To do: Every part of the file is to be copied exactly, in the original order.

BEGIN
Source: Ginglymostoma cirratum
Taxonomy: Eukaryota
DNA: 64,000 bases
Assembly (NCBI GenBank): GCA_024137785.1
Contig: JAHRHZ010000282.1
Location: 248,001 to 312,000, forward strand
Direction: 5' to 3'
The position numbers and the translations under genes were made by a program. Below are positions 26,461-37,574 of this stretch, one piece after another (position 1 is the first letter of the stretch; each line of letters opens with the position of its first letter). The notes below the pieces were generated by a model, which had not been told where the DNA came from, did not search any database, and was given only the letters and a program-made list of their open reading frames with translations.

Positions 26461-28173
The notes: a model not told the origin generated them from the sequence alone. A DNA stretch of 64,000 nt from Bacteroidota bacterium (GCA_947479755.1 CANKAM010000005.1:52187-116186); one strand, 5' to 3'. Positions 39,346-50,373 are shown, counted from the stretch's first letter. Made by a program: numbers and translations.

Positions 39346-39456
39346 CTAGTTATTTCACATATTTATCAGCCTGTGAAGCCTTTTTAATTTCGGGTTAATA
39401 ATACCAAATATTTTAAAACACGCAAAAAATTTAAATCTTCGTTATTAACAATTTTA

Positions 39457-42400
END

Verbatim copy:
Source: Ginglymostoma cirratum
Taxonomy: Eukaryota
DNA: 64,000 bases
Assembly (NCBI GenBank): GCA_024137785.1
Contig: JAHRHZ010000282.1
Location: 248,001 to 312,000, forward strand
Direction: 5' to 3'
The position numbers and the translations under genes were made by a program. Below are positions 26,461-37,574 of this stretch, one piece after another (position 1 is the first letter of the stretch; each line of letters opens with the position of its first letter). The notes below the pieces were generated by a model, which had not been told where the DNA came from, did not search any database, and was given only the letters and a program-made list of their open reading frames with translations.

Positions 26461-28173
The notes: a model not told the origin generated them from the sequence alone. A DNA stretch of 64,000 nt from Bacteroidota bacterium (GCA_947479755.1 CANKAM010000005.1:52187-116186); one strand, 5' to 3'. Positions 39,346-50,373 are shown, counted from the stretch's first letter. Made by a program: numbers and translations.

Positions 39346-39456
39346 CTAGTTATTTCACATATTTATCAGCCTGTGAAGCCTTTTTAATTTCGGGTTAATA
39401 ATACCAAATATTTTAAAACACGCAAAAAATTTAAATCTTCGTTATTAACAATTTTA

Positions 39457-42400